The African Development Bank (AfDB) and the Korean government have announced a partnership to help African countries achieve food security over the next five years.
According to a statement obtained from the AfDB website, Korean Minister of Agriculture, Food and Rural Affairs Hwang-keun Chung and African Development Bank Group President Dr. Akinwumi Adesina , told a meeting that there was every reason to believe that Africa would quickly achieve food sufficiency. and certainly within five years.
In the same spirit, the AfDB and the AfricaRice Research Center recently launched the US$650 million Regional Rice Development in West Africa (REWARD) program in 16 West African countries, with intends to help one million farmers cultivate up to 750,000 hectares of land to produce 53 million tonnes of rice in five years.
Chung said Korea, through its K-Ricebelt initiative, is working with eight African countries to produce 10,000 tons of rice, enough to feed 30 million people.
“The country plans to invest up to $100 million in the project by 2027,” he said.
Adesina said the two initiatives, the African Development Bank’s REWARD and Korea’s K-Ricebelt, are expected to work together across the continent and make Africa self-sufficient in rice production within five years.
“We have the technologies, the seed companies, the input supply systems that use digital technology for distribution and we also have large-scale financing. Let us merge the two initiatives to work under the Bank’s Technologies for Agricultural Transformation in Africa (TAAT) platform,” said the African Development Bank chief.
TAAT was launched in 2018 as part of the Bank’s Feed Africa strategy to harness proven technologies and increase agricultural productivity across Africa.
Adesina said while increasing productivity to reduce dependence on food imports, it was important to ensure that the quality of locally produced rice matched that of imports.
He said: “We also need to close the competitiveness gap by investing in rice processing infrastructure, ensuring that production areas are close to processing plants to reduce transport costs which end up inflating the price of these products. »
Chung said there are plans to invite more African countries to participate in the K-Ricebelt initiative and invest in supporting infrastructure.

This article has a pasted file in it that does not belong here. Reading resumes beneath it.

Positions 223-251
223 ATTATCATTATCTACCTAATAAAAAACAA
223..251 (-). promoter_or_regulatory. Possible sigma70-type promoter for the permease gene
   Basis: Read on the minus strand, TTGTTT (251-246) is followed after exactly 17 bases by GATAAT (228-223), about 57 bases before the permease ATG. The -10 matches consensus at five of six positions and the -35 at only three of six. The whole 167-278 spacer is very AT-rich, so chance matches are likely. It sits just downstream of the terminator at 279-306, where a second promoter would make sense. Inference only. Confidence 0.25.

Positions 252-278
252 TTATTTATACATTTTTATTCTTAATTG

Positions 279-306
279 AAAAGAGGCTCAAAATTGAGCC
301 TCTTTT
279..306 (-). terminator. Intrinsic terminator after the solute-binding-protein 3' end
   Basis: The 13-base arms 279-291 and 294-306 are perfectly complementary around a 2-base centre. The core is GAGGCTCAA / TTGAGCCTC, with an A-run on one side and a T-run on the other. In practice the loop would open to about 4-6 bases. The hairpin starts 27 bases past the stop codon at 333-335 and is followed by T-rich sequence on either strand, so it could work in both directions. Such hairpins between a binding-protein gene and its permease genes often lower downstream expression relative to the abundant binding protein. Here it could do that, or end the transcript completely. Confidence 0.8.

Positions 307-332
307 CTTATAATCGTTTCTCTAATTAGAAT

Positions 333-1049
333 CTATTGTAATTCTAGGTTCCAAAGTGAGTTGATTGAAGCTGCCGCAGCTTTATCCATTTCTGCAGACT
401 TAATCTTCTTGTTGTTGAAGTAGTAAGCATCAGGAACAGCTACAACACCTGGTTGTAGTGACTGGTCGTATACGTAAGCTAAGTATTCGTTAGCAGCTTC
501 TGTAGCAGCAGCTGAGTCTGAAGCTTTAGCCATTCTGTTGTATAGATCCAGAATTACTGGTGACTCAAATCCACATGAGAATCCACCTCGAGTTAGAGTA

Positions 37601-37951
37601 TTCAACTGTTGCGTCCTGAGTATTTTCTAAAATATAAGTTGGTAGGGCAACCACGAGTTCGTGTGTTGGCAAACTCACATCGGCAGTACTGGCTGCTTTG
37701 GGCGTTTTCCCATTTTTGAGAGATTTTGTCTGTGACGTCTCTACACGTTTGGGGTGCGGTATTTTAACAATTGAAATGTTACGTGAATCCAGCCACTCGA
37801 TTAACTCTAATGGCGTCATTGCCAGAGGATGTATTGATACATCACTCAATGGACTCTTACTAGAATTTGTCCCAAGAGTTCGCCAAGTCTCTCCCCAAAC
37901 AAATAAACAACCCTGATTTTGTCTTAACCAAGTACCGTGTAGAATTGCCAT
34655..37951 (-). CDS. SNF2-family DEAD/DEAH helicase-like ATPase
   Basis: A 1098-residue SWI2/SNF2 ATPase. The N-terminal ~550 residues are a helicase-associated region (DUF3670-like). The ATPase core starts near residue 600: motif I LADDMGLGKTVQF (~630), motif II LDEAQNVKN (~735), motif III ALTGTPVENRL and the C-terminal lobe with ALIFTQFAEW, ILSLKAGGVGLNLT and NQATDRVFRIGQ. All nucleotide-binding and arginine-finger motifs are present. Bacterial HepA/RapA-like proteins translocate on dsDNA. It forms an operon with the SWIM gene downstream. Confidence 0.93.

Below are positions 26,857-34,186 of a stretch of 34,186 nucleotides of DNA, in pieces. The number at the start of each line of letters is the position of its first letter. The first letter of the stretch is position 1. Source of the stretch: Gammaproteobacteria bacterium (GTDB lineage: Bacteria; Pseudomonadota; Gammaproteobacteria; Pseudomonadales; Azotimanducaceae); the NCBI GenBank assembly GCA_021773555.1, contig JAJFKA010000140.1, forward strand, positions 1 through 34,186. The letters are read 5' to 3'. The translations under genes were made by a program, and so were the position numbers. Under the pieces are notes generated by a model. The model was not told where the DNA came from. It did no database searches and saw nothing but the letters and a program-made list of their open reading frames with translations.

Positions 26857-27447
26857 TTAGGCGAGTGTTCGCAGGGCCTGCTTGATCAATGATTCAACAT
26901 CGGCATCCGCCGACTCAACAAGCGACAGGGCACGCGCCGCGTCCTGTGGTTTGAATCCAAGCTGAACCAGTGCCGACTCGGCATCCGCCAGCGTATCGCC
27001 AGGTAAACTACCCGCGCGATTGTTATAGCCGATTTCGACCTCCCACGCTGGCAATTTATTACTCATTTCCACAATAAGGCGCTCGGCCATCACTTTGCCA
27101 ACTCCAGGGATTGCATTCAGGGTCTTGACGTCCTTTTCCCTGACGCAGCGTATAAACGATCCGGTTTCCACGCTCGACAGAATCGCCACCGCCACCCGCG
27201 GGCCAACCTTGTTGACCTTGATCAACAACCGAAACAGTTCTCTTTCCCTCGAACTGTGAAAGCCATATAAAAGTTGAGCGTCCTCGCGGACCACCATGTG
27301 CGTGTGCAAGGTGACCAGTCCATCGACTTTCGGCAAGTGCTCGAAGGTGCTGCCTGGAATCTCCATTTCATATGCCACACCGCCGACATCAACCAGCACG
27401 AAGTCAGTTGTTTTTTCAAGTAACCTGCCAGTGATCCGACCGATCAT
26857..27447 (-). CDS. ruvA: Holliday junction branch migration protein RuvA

“We want to increase the number of participating countries. We will build a seed complex with irrigation facilities and agricultural machinery,” Chung said. He added: “Korea has very advanced grinding technology and can explore how to deploy it in Africa. »
Chung said Korea will “examine how to work with the African Development Bank on these initiatives.”
Earlier, the President of the African Development Bank met with Minister of Health and Social Affairs Kyoo Hong Cho to discuss Africa’s ongoing efforts to strengthen its capacity to manufacture vaccines and other products pharmaceuticals.
Adesina said Africa had learned a vital lesson from the Covid-19 pandemic. “The continent was caught off guard,” he said, adding: “It could not easily make its own disinfectants and protective equipment. We cannot continue to outsource the health of Africans to the goodwill of others.
The Bank President asked Korea to support the African Pharmaceutical Technology Foundation, which it established. He explained that it was established in 2022 to act as a transparent intermediary, advancing and negotiating the interests of the African pharmaceutical sector with global and Southern pharmaceutical companies to share protected patented technologies, know-how and processes. by intellectual property.
Minister Cho said he was impressed by the Bank’s efforts to strengthen local capacity for the production of vaccines and other pharmaceutical products.